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Colonial-era prejudices and the root of American antisemitism

The belief that landless people are morally inferior made its way here from England in the 1600s. A modern-day version is still causing problems for Jews.

Neo-Nazi demonstrators at the Unite the Right rally in Charlottesville, Va., on Aug. 12, 2017.Edu Bayer/NYT

The dinner that Donald Trump hosted last month at Mar-a-Lago with avowed antisemite Kanye West and Holocaust denier Nick Fuentes may have come as a shock in a country that has historically been open and welcoming to Jews. When we ponder the deep roots of antisemitism, after all, we typically think of medieval Germany or Tsarist Russia, not colonial America.

It’s true that Anglo-American history is relatively free of crazed mobs accusing Jews of eating children and spreading plague, as one finds in Europe’s past. But another kind of antisemitism, based on the moral inferiority of landless people, did make its way from England to America. It’s still causing problems.

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When England began colonizing North America and the West Indies in the 1600s, only those who owned land could vote and hold office. To own an estate was to rule a little patch of the realm. A small minority of aristocrats monopolized the land, but many English worked for those elites, creating a broad sense of belonging to a national family rooted in the soil.

Jews, expelled by King Edward I in 1290, weren’t in the family. They weren’t allowed back into England until 1656, with the specific understanding that they would be merchants and shopkeepers, not landowners. As legal aliens barred from inheriting estates, they had little choice in the matter.

Especially in English sugar colonies such as Barbados and Jamaica, a vicious cycle thus developed: Because they were aliens, Jews could not own plantations. And because they could not own plantations, they made their living through trade with both British and foreign markets, exposing them to charges of national disloyalty.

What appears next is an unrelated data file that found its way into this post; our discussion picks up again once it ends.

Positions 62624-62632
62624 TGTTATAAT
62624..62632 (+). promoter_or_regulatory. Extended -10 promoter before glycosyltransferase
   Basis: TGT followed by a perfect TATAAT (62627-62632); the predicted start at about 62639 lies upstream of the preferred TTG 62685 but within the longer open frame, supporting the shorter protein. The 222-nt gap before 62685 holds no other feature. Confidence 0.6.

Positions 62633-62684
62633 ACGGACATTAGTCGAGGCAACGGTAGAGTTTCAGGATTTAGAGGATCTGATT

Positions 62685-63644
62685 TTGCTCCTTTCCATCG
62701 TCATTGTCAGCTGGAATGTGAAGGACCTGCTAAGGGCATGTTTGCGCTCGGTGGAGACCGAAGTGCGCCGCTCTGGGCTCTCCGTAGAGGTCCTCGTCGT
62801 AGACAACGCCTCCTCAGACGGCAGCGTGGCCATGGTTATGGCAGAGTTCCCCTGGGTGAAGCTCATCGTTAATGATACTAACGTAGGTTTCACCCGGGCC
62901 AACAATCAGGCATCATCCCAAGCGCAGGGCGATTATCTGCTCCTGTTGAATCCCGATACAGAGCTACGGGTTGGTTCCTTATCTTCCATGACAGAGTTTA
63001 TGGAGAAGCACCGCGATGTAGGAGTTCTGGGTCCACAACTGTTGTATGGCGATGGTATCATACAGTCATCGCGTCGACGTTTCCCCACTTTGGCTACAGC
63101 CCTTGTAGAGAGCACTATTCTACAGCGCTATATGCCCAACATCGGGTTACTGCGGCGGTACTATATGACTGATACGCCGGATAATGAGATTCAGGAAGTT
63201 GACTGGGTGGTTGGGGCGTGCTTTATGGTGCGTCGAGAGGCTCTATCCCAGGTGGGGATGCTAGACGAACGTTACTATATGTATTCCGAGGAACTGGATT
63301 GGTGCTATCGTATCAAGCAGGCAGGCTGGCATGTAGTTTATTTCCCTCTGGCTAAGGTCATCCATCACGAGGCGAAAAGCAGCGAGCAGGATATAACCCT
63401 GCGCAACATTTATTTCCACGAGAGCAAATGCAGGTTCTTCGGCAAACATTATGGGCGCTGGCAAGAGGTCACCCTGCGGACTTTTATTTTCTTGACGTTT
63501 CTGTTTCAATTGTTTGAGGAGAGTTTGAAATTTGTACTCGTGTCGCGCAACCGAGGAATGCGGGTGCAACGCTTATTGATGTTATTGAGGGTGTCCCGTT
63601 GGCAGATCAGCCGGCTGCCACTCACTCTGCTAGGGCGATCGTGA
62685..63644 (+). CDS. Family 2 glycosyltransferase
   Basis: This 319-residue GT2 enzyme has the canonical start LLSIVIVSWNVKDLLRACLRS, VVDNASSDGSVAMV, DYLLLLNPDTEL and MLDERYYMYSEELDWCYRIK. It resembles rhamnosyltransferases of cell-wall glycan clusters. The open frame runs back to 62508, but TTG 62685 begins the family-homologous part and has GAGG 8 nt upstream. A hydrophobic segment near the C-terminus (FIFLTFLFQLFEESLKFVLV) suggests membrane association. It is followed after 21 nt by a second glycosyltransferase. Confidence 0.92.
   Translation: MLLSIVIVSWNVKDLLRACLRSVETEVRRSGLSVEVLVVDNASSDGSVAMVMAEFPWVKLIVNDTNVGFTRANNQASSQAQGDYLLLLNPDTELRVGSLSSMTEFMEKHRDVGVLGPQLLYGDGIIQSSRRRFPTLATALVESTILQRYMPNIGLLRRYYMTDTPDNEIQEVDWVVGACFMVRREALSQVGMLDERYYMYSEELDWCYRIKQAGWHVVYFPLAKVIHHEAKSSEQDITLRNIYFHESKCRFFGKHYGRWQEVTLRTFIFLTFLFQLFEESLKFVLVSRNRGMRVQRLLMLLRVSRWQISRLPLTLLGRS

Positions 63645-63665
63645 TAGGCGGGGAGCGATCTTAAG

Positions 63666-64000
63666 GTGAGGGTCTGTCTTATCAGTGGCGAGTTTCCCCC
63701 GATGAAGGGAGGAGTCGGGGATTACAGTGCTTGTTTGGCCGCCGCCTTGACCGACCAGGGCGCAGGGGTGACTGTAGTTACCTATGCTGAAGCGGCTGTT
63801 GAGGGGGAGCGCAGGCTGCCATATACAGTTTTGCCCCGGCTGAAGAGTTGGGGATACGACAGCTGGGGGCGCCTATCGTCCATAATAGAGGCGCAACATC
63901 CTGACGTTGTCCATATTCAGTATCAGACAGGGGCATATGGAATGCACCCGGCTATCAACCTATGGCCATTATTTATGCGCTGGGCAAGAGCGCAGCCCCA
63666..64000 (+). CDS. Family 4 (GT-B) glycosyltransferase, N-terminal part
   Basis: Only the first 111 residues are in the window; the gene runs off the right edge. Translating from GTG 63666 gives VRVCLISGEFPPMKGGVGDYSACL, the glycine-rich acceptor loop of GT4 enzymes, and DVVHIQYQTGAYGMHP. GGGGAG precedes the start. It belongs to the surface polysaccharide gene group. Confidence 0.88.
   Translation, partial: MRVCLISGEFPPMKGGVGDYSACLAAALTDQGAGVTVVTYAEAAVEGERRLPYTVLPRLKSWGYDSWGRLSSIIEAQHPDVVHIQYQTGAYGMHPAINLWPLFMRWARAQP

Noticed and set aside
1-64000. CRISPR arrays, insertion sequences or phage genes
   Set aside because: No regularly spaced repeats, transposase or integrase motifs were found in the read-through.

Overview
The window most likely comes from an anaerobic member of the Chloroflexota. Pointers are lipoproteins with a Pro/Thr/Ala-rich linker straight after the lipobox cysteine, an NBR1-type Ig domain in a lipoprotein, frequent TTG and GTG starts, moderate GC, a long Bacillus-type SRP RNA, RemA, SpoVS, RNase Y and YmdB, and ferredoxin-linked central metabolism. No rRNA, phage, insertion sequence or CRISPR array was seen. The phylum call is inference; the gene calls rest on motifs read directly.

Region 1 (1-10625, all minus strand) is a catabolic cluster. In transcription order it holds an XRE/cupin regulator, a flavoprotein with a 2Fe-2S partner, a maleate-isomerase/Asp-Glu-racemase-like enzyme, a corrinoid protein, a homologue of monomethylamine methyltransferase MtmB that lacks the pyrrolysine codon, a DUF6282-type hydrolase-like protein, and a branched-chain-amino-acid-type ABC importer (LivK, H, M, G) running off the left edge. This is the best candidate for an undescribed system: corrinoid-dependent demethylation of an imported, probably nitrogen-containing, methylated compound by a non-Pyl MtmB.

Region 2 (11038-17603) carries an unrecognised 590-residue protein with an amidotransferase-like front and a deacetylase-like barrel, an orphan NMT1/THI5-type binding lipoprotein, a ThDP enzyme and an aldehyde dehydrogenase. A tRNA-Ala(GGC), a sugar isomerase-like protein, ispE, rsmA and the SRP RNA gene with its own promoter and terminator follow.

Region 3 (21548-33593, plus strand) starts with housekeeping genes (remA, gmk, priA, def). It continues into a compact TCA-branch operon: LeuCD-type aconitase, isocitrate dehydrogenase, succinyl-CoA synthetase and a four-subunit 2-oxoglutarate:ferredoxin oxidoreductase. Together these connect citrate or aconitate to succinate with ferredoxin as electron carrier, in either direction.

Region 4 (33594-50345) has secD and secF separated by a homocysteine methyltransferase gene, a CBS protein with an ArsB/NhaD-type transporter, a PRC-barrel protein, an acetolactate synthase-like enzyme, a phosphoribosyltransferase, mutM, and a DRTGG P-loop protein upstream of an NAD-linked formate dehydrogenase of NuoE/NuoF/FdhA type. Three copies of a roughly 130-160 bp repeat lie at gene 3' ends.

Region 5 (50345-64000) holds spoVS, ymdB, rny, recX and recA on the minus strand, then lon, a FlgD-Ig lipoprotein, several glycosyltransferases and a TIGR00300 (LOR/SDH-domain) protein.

During the American Revolution, in which the sugar islands remained loyal to the Crown, one British commander in Jamaica accused “the Sons of Israel” of monopolizing the island’s currency and conspiring with Dutch, French, and American enemies.

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Jewish merchant communities faced less hostility in places like Newport, R.I., where in 1790 President George Washington assured the Hebrew Congregation that the new nation’s “enlarged and liberal policy” extended the “immunities of citizenship” to all law-abiding people, including “the Children of the Stock of Abraham.” Although the constitutional guarantee of equal protection under the law would not come until the 1868 passage of the 14th Amendment, the wide availability of land in the early United States was good for landless minorities, including Jews.

To be sure, white American farmers of the late 1700s and the 1800s laid a special claim to patriotic virtue. Thomas Jefferson even called them the “chosen people of God.” In a sense, these farmers became the democratic version of a landed aristocracy, the supposedly “rightful” owners of the country. As long as they flourished, however, they didn’t mind the Jewish families who mostly worked as merchants and shopkeepers in towns and cities. As long as white settlers had land to take from Indian nations, old prejudices against Jews were forgotten.

That era of American history ended around 1890. As the frontier disappeared, the dwindling rural majority looked upon the urban population in general — and the Jewish population in particular — with renewed hostility. Once again, Jews seemed both rootless and influential, less trustworthy than those who literally owned little pieces of the country.

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Once revived, antisemitic ideas spread far beyond the ranks of embittered farmers. In the 1920s, for example, the industrialist Henry Ford wrote extensively about “The International Jew” who somehow controlled labor unions and big banks. During the Depression, public figures, from the aviator Charles Lindbergh to the radio host and priest Charles E. Coughlin, scapegoated Jews as the shadowy figures behind the hard times.

Today, many white Christians feel excluded from a multiracial media and entertainment juggernaut dominated by metropolitan centers. As happened a century ago, demagogues manipulate these feelings, telling their crowds that cosmopolitan elites in Washington and Hollywood mean to replace the real Americans with various strangers.

No wonder the torch-bearing crowds in Charlottesville, Va., chanted “Blood and soil, blood and soil!” on the eve of their deadly “Unite the Right” rally in August 2017. “You will not replace us!” they screamed. Then, inevitably: “Jews will not replace us!”

Even the old legend about Jewish slave trading has reemerged in alt-right media forums endorsed by Kyrie Irving and fringe elements of the Hebrew Israelite movement, which sees the Black descendants of the formerly enslaved as God’s chosen people.

The only way to confront these hatreds is to trace their particular histories and to call them what they are: Aristocratic and theocratic poisons that have lingered for far too long in the body politic, preventing us from seeing one another as equally American.

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Jason M. Opal is professor of history at McGill University.